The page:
We'll be breaking down the takeaways from the legislative session over the next few days, but Mary Jo Pitzl, Ronald J. Hansen and Yvonne Wingett Sanchez of the Arizona Republic give a wrap-up of the session here:
The Arizona Legislature crept to a middle-of-the-night close to its 2015 session, after a drawn-out final workday sapped the patience of lawmakers, leading to the failure of a pair of key election bills.
The House adjourned sine die at 3:34 a.m. Friday.
But long before the House wrapped up its business, most of the Senate had gone home in exasperation and exhaustion. The senators' departure made moot the House's work on a key GOP bill to severely limit who could return a voter's ballot. The measure needed a final Senate vote.
The demise of Senate 1339 was followed by the failure of a proposed ballot measure that would have asked voters whether to end the state's public campaign-finance system and direct the money that funds the Citizens' Clean Elections Commission to K-12 education instead. The measure, Senate Concurrent Resolution 1001, fell two votes shy of the needed number.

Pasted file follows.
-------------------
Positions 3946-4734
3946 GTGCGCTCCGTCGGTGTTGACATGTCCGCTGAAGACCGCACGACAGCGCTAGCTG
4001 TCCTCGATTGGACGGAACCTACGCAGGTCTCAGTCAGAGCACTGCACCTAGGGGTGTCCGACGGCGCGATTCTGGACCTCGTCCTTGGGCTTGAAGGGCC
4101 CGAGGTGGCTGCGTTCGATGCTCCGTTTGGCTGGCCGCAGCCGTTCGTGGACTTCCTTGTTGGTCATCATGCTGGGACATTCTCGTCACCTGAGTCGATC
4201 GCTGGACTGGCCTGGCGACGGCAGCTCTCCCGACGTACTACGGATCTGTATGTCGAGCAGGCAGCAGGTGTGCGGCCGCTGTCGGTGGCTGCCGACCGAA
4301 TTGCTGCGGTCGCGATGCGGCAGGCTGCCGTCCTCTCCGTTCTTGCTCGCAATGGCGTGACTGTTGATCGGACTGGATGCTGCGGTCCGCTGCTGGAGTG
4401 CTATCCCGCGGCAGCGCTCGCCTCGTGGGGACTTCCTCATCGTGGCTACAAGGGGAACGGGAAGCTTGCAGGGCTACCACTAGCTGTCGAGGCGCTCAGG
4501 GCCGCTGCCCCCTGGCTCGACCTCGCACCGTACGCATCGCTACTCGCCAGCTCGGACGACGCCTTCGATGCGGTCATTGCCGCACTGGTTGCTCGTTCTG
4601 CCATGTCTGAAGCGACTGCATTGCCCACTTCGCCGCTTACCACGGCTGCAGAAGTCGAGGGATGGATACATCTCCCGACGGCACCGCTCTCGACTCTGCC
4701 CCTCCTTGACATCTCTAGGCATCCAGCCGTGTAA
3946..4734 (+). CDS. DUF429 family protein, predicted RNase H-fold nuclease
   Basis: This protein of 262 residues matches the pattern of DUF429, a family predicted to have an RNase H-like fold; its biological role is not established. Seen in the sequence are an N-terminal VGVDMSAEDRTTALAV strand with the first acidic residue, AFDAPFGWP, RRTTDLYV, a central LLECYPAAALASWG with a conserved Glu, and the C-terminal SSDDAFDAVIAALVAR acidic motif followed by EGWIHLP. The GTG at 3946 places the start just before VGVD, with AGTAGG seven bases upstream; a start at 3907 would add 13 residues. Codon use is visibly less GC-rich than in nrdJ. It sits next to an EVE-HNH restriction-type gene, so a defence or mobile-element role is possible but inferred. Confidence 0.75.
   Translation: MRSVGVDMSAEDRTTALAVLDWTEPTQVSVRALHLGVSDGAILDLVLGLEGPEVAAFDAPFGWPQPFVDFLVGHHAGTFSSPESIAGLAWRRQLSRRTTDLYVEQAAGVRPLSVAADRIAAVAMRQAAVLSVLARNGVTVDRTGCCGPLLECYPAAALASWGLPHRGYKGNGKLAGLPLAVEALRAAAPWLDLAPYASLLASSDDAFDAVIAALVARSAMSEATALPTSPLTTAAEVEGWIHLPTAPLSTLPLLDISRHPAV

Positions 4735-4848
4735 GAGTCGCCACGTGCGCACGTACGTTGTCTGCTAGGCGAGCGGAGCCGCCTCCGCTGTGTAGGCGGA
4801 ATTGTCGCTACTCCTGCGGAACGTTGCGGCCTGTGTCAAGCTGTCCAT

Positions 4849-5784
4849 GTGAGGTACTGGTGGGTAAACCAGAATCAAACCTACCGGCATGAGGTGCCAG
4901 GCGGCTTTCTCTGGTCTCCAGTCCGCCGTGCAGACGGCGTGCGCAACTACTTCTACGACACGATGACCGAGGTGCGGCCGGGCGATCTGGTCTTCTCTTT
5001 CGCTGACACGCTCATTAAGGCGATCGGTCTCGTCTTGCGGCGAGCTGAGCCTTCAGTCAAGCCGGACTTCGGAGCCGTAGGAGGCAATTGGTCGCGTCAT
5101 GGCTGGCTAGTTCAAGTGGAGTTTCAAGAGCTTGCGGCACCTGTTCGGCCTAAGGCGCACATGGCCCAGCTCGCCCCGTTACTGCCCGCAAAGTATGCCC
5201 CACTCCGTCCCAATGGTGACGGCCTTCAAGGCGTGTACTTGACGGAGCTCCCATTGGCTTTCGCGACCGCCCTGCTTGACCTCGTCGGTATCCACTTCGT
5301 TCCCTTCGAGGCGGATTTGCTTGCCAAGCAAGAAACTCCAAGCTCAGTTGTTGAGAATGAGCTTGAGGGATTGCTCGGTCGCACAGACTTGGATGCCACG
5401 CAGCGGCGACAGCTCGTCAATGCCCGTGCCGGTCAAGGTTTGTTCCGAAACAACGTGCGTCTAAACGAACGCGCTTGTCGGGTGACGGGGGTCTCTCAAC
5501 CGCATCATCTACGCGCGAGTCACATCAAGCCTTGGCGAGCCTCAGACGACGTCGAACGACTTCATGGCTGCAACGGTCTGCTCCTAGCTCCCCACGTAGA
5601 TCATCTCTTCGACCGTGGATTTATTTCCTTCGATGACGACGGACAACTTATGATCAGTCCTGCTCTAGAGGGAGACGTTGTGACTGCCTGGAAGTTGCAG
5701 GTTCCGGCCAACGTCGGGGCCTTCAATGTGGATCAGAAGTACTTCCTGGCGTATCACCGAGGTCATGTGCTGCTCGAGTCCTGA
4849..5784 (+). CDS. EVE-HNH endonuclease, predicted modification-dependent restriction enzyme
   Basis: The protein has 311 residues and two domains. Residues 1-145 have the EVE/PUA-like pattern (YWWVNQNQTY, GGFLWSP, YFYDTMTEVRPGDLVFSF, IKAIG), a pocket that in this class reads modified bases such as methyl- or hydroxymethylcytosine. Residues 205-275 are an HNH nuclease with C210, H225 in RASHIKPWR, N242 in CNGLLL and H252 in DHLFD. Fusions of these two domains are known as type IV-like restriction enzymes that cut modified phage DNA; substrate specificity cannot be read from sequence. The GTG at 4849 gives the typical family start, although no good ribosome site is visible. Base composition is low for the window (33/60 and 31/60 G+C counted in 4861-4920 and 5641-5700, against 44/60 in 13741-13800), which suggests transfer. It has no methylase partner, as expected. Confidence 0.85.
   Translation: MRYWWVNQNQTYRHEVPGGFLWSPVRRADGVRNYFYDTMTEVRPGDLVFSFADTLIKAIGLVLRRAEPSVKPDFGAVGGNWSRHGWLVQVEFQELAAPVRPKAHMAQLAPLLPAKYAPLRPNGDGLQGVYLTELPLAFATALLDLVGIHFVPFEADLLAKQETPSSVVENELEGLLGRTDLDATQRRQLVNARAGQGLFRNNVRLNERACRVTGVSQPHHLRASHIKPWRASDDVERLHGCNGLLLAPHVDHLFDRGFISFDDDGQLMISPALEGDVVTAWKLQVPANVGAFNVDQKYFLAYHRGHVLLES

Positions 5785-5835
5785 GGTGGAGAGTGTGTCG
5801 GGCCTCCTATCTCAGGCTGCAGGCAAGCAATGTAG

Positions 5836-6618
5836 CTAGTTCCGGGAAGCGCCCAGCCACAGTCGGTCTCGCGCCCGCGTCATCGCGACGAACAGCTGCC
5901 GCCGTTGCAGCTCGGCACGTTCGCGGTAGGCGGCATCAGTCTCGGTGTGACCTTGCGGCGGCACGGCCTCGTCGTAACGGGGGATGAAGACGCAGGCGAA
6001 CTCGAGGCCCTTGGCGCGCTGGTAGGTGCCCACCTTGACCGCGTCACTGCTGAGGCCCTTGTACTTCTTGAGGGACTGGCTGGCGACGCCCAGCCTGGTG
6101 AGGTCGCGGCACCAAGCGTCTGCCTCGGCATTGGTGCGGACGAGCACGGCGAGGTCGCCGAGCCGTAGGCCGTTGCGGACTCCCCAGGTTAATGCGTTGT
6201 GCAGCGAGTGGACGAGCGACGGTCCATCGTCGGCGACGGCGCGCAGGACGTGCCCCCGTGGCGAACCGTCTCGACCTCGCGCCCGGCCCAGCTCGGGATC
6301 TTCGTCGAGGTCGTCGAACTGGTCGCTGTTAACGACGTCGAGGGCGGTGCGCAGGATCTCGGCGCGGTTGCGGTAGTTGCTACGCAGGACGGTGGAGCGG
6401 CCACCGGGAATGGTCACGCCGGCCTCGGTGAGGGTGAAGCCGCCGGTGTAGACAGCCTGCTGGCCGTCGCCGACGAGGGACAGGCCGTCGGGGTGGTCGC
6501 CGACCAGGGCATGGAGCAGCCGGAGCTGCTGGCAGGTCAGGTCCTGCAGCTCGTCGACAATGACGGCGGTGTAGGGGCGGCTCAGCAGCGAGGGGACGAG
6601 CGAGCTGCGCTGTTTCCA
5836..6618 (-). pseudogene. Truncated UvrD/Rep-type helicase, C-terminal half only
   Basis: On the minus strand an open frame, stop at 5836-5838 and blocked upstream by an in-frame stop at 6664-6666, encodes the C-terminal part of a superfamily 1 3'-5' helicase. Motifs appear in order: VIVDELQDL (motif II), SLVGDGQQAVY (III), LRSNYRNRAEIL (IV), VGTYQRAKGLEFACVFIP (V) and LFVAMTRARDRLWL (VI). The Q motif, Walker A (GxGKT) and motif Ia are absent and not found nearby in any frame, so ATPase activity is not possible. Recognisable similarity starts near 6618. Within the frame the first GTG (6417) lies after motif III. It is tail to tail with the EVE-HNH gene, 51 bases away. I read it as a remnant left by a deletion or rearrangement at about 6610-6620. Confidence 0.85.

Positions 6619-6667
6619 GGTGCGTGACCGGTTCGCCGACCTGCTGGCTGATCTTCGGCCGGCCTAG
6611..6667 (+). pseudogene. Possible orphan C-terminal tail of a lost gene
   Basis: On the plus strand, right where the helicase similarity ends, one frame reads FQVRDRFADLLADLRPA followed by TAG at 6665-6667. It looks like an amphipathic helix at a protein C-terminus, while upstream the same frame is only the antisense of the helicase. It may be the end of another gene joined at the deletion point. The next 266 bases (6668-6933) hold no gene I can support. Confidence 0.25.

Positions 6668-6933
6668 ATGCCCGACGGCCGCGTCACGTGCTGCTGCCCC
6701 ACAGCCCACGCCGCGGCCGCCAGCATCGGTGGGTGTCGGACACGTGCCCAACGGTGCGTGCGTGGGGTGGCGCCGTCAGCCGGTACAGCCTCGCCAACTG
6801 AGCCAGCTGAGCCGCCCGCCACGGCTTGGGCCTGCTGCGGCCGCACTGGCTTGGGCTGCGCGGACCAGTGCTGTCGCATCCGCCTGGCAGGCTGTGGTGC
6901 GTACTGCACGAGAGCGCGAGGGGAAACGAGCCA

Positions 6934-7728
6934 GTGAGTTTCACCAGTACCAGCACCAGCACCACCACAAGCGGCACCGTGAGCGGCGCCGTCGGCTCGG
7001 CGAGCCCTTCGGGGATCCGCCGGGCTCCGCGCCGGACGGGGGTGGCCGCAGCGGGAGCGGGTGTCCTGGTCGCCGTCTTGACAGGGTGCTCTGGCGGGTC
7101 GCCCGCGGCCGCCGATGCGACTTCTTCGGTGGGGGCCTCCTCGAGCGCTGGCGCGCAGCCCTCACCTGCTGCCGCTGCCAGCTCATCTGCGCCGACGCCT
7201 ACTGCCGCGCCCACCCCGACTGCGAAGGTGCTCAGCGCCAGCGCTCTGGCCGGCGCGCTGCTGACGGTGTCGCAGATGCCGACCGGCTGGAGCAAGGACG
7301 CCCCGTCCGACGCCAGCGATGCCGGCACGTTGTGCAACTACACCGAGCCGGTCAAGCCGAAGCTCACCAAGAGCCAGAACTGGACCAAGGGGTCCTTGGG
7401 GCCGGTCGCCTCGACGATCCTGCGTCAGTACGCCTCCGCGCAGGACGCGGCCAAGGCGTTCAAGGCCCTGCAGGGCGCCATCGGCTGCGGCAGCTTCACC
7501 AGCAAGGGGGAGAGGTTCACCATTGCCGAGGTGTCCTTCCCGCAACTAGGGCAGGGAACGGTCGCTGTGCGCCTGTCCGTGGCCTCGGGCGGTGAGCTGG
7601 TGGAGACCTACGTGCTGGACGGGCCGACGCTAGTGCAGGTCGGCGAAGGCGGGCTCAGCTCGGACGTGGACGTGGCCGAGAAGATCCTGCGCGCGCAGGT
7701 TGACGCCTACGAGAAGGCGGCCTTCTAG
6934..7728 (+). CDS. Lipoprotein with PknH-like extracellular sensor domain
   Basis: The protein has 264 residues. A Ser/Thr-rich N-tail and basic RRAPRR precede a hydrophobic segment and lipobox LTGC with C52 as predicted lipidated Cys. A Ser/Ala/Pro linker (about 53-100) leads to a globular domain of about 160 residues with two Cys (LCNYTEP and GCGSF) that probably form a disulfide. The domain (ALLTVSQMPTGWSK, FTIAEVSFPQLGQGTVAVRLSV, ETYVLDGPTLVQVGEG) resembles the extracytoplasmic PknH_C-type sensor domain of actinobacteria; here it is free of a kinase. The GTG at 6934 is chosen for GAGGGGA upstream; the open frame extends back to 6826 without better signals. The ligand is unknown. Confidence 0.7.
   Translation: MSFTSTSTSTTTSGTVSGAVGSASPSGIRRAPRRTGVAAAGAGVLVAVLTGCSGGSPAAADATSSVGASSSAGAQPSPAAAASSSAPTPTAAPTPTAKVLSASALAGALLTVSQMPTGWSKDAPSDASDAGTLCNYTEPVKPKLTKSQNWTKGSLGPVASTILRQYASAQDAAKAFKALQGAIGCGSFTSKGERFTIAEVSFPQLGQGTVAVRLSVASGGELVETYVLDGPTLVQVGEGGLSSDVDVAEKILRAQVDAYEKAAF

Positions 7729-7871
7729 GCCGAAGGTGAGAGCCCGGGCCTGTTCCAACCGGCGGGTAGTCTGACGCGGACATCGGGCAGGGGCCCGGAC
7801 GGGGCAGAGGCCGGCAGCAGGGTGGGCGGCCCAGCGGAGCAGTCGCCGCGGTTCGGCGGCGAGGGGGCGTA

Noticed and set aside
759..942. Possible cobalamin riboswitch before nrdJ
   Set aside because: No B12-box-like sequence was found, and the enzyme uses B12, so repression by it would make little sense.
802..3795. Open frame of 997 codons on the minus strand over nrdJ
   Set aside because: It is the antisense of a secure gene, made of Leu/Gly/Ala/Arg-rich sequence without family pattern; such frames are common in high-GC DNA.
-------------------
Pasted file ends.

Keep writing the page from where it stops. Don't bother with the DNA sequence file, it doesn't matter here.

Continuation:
"That was a bumpy end to the session, wasn't it?" House Republican Chief of Staff Tami Stowe said to staffers.
The final hours dragged on, but overall the session set a modern speed record: At 82 days, it was the shortest session in five decades.